What: Hanna’s Sleeping Dogs (Hannas schlafende Hunde)
Who: Directed by Andreas Gruber
When: Showing 30th May – 10th June
Where: German Film Festival at the Palace Nova Cinema Eastend
How much: $13.00-$21
They say that sleeping dogs should be let to lie, but history is never truely dormant.
Hanna’s Sleeping Dogs (Hannas schlafende Hunde) (2016) takes place in the Austrian town of Wels during the late 1960s, only a short distance from the Mauthausen Concentration Camp. Although over twenty years have passed since the fall of the Third Reich, wartime tensions still linger below the surface of everyday life. We see these tensions play out in the lives of 10-year-old Hanna (Nike Seitz), her mother (Franziska Weisz), a Jewish woman converted to Catholicism who lives by the motto “don’t stick out”, and her grandmother (Hannelore Elsner), who is increasingly impatient with the secrecy and repression that still control her family’s life.
Andreas Gruber’s film, an adaptation of Elisabeth Escher’s semi-autobiographical novel of the same name, is an interesting treatment of the legacy of National Socialism in Austria. Austria didn’t go through the same process of de-nazification as Germany itself did after the Second World War, and Gruber doesn’t flinch in examining the unresolved racial tensions and the sense of victimhood that wove themselves into Austrian post-war society. Although Hanna’s family wants to leave their trauma in the past, other townsfolk haven’t put their brutalised wartime selves to bed, and Hanna, initially unaware of her Jewish identity, becomes the unwitting target of their hostility. As suspicions about her family’s origins grow, Hanna doesn’t understand why her school teacher and peers bully her, why she is terrorised by her building’s janitor, or why a respectable bank manager, used to exploiting Jewish women’s vulnerability during the Nazi era, tells her that her mother “could be friendlier” to him. While Hanna’s mother’s secrecy about her heritage leaves Hanna ill-equipped to navigate these threats, her grandmother’s frankness allows her to begin to grapple with what it means to be Jewish in Europe after the Holocaust. The film eventually sees Hanna embrace her Jewish identity, and in so doing, empowers her family to begin to assert their place in their community.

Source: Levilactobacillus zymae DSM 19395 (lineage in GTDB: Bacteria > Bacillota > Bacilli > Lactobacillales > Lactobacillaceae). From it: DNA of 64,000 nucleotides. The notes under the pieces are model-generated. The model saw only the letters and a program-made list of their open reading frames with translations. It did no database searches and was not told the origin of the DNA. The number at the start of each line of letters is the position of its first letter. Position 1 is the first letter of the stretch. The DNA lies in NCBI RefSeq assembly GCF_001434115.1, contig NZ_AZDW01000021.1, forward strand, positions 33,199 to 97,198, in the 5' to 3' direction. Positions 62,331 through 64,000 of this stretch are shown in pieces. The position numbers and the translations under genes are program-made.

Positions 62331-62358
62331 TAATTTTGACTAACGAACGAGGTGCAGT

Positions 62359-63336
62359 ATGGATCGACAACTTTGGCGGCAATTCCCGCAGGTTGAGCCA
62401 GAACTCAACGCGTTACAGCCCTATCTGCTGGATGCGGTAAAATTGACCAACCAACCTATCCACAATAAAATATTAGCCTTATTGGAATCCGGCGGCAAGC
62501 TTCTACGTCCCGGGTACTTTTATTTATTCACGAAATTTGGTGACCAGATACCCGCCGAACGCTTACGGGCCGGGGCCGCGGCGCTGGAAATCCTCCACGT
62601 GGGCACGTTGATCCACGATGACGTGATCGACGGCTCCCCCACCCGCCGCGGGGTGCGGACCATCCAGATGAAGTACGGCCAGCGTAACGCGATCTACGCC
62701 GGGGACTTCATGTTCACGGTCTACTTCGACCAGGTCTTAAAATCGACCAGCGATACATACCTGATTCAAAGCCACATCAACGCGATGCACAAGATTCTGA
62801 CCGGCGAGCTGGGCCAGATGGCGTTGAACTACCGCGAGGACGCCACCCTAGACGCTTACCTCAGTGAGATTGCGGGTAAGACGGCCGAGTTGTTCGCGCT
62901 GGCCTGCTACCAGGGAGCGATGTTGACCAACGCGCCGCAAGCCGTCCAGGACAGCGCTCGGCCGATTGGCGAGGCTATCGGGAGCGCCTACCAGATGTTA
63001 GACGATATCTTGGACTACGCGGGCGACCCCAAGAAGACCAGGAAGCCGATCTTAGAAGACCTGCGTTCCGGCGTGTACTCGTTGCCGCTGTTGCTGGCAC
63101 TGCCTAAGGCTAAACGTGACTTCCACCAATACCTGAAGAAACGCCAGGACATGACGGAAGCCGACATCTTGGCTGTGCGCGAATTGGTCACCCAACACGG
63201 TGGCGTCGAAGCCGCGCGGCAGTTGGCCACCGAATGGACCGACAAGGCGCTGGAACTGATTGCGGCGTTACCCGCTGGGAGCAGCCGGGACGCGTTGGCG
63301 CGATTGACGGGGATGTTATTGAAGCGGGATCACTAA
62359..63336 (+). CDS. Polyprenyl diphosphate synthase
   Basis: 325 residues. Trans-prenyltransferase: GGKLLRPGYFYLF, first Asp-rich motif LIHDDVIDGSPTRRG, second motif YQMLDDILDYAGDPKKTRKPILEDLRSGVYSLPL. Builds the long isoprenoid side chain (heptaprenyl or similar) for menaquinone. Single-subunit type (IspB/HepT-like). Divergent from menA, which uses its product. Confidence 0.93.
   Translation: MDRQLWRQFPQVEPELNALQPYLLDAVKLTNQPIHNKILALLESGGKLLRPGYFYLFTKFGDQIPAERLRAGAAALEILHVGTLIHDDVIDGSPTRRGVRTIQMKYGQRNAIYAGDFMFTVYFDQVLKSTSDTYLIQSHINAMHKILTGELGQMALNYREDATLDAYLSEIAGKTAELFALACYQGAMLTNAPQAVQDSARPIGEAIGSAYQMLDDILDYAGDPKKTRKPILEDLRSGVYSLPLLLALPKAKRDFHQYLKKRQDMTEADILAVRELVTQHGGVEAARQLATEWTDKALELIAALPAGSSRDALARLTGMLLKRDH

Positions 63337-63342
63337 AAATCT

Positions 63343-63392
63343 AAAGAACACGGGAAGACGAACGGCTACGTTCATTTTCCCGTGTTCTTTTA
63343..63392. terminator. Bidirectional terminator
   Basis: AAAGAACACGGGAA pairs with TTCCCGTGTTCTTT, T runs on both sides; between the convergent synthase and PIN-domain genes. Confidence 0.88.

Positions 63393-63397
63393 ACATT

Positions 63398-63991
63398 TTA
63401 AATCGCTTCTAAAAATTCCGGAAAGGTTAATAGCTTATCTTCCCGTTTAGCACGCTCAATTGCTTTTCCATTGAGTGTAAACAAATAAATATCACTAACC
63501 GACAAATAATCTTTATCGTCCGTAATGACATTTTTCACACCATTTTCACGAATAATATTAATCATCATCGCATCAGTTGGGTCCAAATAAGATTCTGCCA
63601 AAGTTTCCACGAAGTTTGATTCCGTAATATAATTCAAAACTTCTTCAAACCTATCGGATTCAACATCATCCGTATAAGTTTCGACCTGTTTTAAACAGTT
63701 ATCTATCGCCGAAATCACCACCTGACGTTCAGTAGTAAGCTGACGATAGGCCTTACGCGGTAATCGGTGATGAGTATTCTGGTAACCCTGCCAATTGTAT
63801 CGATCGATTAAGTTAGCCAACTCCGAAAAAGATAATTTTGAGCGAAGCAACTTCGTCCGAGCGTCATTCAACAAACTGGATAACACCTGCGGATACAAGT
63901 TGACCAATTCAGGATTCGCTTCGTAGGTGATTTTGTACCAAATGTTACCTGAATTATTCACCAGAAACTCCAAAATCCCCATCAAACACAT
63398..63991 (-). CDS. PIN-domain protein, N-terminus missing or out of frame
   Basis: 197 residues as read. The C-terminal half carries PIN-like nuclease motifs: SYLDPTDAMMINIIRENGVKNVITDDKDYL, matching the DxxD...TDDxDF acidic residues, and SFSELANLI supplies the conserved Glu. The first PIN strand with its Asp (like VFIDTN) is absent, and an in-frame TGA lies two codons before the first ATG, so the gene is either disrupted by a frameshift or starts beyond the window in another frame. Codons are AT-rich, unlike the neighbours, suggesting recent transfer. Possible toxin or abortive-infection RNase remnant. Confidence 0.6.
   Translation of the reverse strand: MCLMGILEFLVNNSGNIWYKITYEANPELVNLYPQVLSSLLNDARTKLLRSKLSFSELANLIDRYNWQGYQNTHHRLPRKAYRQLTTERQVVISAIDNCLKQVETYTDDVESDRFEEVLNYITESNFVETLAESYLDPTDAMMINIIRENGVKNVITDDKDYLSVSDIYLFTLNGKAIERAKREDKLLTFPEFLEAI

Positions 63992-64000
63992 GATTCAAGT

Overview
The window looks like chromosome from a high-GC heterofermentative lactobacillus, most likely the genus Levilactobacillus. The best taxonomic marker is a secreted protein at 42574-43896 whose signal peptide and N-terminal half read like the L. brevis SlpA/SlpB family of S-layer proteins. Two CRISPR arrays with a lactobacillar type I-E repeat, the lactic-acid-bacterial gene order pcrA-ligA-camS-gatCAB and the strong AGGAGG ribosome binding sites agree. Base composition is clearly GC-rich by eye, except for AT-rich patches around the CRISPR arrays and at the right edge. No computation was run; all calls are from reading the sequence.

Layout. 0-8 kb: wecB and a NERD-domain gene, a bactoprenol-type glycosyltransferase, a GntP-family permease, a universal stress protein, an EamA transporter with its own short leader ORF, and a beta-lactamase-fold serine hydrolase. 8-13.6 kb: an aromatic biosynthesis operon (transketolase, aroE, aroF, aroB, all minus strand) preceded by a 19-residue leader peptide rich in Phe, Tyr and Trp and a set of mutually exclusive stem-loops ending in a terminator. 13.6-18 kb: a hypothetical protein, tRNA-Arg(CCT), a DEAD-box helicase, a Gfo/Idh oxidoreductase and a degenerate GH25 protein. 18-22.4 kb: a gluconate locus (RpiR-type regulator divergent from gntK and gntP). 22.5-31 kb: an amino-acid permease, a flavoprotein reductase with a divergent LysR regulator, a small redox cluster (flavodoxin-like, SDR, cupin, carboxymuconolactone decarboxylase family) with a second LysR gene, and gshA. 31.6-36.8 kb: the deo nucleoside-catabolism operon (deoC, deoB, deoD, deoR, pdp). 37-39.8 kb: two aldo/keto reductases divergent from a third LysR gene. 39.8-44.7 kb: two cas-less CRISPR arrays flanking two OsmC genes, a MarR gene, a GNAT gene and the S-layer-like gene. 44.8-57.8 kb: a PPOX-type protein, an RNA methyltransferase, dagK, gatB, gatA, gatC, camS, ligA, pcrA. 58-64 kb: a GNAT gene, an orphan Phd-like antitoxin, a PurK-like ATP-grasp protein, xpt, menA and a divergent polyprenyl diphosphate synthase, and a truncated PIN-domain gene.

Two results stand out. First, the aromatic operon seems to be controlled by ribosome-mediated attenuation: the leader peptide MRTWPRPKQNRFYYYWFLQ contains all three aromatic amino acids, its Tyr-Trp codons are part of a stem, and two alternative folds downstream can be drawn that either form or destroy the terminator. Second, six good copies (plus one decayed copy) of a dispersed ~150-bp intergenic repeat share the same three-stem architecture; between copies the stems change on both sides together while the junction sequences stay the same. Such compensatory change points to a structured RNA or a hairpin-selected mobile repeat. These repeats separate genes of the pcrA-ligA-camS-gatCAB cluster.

Gruber’s adaptation is powerful and confronting. Seitz excels in her role as Hanna, and as the story unfurls almost entirely through the eyes of a child trying to make sense of her world, the audience is really made to feel the barely concealed hostility of life in the shadow of National Socialism. Hanna’s Sleeping Dogs can occasionally be a little heavy-handed with its metaphors, such as when Hanna literally wakes a sleeping dog. However, the film offers a visceral insight into a society in which guilt, victimhood, and trauma are part of the fabric of everyday life.
– Felicity Brooks